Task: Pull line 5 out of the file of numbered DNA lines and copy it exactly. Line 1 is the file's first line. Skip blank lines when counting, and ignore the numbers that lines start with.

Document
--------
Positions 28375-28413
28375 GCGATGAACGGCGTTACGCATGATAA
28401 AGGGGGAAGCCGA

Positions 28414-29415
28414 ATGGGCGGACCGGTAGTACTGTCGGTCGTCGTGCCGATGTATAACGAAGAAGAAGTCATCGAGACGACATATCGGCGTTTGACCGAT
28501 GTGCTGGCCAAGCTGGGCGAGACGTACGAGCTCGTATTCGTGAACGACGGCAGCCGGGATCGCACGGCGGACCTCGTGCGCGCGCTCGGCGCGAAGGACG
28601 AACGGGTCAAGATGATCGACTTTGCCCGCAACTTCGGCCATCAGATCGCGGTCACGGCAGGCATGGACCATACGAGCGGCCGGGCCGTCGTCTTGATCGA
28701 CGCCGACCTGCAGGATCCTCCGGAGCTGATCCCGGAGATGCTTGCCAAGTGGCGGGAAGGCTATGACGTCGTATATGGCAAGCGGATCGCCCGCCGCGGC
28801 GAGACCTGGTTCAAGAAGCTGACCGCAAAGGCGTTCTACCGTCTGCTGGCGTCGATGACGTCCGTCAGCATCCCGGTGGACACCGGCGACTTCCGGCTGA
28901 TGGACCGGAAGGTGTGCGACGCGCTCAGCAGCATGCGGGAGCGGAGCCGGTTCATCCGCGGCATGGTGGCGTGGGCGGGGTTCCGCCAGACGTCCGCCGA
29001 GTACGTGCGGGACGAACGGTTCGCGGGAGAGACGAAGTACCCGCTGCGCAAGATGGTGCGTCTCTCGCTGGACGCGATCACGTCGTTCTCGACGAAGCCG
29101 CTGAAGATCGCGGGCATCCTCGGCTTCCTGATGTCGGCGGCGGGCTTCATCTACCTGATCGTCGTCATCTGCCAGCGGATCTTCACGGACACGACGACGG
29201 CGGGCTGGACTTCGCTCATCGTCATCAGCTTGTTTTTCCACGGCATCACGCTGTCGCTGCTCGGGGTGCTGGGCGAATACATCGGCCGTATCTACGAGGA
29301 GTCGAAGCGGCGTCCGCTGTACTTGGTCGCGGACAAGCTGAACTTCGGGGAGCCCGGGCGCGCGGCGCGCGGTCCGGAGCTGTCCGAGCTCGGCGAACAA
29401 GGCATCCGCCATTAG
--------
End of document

28414 ATGGGCGGACCGGTAGTACTGTCGGTCGTCGTGCCGATGTATAACGAAGAAGAAGTCATCGAGACGACATATCGGCGTTTGACCGAT